Wall Street has a tendency to view the world through a filter of extremes: the market is either bull or bear, overbought or oversold, overvalued or undervalued, etc. Thus, it perceives Google's seeming fixation on advertising as its single source of revenue to be either focused (the bullish perspective) or one trick pony (the bearish perspective). Sentiment always shifts with the near term sustained direction of the stock price; what happens, however, when one trend dissipates as suddenly as it appeared?
My original template for Google/GOOG was Microsoft/MSFT:
• Each company was private for 5-10 years before its IPO
• Each company was wildly profitable at the time of its IPO
• Microsoft operates in a tethered environment (desktop applications), whereas Google operates in a decentralized, mobile environment
• Microsoft’s initial success was from MS-DOS, Google’s initial success is from AdWords (and its variants)
• Twenty years since its IPO, Microsoft spread its tentacles everywhere (publishing - Slate, broadcasting – MSNBC, online networks - MSN, etc), twenty years from now, what will Google be doing that is different than its core product today?
I believe Google does not have a master plan -- other than the willingness to fail at any project the company pursues.
• For all the intellectual firepower of Larry Page & Sergey Brin (and the company's many other employees) the algorithms they create and use are the actualization of James Suroweicki’s THE WISDOM OF CROWDS: “You might be smarter than anybody, but you are not smarter than everybody!”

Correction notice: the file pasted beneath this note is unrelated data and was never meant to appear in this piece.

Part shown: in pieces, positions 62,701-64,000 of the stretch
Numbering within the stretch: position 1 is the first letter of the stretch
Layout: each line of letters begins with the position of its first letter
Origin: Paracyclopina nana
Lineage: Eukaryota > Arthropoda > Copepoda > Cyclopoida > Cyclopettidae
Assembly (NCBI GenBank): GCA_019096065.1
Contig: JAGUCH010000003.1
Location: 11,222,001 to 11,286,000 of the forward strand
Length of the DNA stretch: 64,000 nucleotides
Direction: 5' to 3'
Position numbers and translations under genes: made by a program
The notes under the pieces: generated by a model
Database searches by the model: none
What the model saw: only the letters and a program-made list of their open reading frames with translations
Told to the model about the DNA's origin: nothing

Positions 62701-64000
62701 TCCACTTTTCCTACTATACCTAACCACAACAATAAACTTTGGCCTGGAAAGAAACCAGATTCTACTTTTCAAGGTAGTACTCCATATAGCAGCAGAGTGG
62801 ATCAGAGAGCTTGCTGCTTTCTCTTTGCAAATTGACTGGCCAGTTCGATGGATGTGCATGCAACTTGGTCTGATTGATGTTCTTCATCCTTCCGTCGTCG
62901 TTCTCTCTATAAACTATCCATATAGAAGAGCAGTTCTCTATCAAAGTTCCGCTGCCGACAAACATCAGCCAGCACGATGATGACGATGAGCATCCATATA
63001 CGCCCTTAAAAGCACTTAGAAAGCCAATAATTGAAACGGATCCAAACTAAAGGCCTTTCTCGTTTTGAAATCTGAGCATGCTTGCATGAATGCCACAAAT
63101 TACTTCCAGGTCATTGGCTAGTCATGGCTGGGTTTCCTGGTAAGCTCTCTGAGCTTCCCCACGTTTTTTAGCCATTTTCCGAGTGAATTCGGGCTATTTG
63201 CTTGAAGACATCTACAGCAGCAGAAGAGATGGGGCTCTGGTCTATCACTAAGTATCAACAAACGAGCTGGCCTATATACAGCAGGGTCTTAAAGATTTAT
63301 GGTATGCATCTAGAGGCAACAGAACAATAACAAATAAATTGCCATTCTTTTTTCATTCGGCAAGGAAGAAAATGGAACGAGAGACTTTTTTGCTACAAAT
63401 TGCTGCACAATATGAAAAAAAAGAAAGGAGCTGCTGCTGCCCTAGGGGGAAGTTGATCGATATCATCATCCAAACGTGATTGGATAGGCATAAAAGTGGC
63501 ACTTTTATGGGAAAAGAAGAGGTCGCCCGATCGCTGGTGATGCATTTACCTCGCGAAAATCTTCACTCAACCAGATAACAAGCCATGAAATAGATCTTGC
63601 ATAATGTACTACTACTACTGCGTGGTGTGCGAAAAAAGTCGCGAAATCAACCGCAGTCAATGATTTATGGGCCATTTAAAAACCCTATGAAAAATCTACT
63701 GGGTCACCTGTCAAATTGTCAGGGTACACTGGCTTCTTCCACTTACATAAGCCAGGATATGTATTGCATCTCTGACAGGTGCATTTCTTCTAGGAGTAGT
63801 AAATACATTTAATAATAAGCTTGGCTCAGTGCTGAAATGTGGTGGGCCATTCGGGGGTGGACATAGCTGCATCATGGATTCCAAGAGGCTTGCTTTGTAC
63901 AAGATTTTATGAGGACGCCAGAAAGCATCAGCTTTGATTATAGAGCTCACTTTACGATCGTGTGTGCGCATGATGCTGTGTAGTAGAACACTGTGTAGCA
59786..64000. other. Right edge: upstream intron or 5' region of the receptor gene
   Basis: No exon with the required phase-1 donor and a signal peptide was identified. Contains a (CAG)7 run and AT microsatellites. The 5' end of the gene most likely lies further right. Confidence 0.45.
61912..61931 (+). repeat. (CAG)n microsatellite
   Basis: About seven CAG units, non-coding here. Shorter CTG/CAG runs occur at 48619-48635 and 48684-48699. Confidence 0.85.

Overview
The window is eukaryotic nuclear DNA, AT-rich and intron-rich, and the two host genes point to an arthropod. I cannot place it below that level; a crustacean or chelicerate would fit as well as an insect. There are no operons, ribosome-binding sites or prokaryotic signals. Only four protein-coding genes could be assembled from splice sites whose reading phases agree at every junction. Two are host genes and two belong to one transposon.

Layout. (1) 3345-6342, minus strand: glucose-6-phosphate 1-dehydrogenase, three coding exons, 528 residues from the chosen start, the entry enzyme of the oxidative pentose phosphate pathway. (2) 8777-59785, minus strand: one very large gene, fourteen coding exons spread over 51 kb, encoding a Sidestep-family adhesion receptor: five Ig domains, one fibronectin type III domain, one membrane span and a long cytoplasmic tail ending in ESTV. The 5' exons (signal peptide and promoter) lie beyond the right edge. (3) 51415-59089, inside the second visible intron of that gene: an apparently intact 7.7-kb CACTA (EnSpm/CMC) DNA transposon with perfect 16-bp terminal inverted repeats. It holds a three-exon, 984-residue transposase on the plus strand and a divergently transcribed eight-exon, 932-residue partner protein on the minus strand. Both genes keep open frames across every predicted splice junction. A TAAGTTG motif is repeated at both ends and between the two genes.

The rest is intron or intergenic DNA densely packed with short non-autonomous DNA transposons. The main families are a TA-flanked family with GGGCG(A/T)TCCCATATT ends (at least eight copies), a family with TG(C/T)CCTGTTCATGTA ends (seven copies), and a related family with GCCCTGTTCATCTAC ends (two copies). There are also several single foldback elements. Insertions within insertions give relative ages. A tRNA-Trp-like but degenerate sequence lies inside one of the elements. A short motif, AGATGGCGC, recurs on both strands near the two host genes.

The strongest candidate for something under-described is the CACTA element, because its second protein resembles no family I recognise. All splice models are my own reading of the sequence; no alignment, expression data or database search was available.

I perceive Google/GOOG as a generational, singular opportunity — and have since long prior to its IPO. It manifests as the apotheosis and convergence of many once-divergent political, social, cultural, and financial trends.
• Consider the APIs Google makes openly available to all (coders and programmers): the thesis seems to be, “We create, and then 'allow' you to improve, to make better, more fun, more useful, etc”
• Compare and contrast programs such as Picasa (purchased) to those of its competitors: Picasa is playful, easy to use, and not bloatware. (It also does not require several years to load.)
• Or consider Google Earth. This excellent Atlantic Monthly article, by James Fallows, limns the wonders of that program as purchased and then updated by Google before Google then made available its API to the world. This action serves to make the program more fun and more useful.
"As best I can figure, I have spent 35,000 to 40,000 hours of my life sitting at a computer. This knowledge does not improve my mood or self-esteem. But it brings into sharp relief the handful of moments at the keyboard I can distinctly remember, each involving a time when I realized that the computer had just done something important and new. In the late 1970s, I marveled at the discovery that I could use my very first computer (a Processor Technology SOL-20) to save something I had drafted, then change it later on without having to retype the whole thing. In the early 1980s, I watched a message I had written go to its destination electronically, through a 300-baud modem I clamped onto a telephone handset. In 1993, I tried a program called Mosaic, one of the very first browsers, and was amazed to see pictures and documents stored on someone else’s computer show up on my own screen. In 1995, I entered a few words into a search box and within seconds got back some more-or-less relevant information, via the early search engine AltaVista. That was it for truly memorable moments, until last year when I first tried Google Earth."